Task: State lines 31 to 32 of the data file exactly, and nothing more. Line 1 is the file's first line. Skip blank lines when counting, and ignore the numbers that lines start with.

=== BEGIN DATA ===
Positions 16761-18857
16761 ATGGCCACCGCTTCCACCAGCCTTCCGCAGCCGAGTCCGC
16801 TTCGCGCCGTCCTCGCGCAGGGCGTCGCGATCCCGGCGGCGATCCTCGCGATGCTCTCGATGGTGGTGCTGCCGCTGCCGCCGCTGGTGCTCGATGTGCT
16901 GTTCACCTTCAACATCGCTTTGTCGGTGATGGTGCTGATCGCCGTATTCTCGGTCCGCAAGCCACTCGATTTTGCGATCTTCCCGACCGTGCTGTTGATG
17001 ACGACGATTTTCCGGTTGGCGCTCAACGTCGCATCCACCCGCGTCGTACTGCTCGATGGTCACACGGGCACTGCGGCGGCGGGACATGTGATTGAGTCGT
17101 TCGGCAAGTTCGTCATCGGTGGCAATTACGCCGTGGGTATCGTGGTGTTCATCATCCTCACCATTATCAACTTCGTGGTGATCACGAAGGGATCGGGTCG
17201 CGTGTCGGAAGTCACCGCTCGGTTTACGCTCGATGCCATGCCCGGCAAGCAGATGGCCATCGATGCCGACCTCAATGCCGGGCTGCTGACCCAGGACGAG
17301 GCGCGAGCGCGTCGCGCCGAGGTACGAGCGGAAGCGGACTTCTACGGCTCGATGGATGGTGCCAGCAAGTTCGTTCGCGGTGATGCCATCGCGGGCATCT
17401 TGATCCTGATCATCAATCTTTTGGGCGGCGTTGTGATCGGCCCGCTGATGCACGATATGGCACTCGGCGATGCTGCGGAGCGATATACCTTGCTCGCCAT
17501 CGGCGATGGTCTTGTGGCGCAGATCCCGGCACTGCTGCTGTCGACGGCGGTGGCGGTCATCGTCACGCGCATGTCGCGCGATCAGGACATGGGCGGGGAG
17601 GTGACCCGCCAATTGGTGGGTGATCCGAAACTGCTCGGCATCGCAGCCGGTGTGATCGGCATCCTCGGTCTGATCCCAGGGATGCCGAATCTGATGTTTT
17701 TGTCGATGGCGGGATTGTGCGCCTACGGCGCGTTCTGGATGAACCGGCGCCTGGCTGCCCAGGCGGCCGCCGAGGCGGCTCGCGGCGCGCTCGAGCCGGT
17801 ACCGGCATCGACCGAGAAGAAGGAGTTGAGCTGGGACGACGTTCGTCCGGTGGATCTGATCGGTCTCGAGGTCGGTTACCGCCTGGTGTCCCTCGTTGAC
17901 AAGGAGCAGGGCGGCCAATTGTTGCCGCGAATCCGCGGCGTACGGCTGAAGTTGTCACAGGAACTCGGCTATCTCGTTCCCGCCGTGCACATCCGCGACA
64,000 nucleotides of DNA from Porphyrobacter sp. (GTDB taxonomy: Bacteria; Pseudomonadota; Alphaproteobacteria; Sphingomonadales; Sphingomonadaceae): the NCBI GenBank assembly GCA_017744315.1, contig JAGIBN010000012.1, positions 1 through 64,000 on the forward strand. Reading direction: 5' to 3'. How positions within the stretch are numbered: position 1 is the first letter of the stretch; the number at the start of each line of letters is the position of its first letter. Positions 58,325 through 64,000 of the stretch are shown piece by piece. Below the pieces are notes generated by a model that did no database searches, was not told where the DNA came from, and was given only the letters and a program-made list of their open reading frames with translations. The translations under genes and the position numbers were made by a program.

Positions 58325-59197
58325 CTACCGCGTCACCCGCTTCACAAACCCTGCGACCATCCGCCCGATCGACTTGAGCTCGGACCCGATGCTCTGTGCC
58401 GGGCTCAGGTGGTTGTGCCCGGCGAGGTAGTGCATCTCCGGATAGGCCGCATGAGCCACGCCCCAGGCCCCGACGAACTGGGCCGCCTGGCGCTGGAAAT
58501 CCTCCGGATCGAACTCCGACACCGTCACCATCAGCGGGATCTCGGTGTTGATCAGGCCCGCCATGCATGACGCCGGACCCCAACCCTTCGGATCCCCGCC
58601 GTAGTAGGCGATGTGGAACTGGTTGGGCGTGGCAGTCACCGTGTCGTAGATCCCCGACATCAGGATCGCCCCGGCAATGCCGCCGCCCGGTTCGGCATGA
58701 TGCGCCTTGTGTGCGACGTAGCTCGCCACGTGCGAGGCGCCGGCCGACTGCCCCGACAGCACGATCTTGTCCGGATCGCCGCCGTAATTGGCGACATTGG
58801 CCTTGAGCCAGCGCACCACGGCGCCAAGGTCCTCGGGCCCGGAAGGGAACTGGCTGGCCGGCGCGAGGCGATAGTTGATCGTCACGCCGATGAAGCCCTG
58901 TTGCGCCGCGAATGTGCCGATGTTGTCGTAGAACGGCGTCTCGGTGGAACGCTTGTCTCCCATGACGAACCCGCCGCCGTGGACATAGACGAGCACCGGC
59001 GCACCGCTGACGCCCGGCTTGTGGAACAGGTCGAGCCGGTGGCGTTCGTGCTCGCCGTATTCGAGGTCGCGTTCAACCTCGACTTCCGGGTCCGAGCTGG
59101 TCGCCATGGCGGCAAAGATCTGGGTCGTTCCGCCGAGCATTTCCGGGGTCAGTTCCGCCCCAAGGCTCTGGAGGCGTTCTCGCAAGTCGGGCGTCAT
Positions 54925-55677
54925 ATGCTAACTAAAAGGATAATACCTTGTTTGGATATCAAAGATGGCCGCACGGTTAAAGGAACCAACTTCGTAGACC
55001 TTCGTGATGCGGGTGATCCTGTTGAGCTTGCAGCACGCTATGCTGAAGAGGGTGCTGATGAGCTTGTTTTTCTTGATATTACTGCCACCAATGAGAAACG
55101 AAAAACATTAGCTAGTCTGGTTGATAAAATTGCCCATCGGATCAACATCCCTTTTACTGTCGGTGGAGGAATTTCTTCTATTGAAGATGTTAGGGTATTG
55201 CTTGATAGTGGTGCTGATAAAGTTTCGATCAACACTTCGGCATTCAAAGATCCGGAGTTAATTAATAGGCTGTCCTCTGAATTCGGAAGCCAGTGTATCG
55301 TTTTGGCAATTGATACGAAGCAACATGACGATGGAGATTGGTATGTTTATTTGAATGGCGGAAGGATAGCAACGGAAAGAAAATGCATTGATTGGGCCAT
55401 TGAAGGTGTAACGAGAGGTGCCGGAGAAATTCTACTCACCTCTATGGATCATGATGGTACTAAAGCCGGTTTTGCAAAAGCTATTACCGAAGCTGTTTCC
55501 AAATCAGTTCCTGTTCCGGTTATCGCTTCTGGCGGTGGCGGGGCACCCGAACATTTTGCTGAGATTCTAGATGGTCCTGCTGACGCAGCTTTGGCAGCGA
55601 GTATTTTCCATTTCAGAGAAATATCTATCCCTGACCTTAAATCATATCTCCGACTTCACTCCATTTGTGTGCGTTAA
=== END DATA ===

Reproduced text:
55301 TTTTGGCAATTGATACGAAGCAACATGACGATGGAGATTGGTATGTTTATTTGAATGGCGGAAGGATAGCAACGGAAAGAAAATGCATTGATTGGGCCAT
55401 TGAAGGTGTAACGAGAGGTGCCGGAGAAATTCTACTCACCTCTATGGATCATGATGGTACTAAAGCCGGTTTTGCAAAAGCTATTACCGAAGCTGTTTCC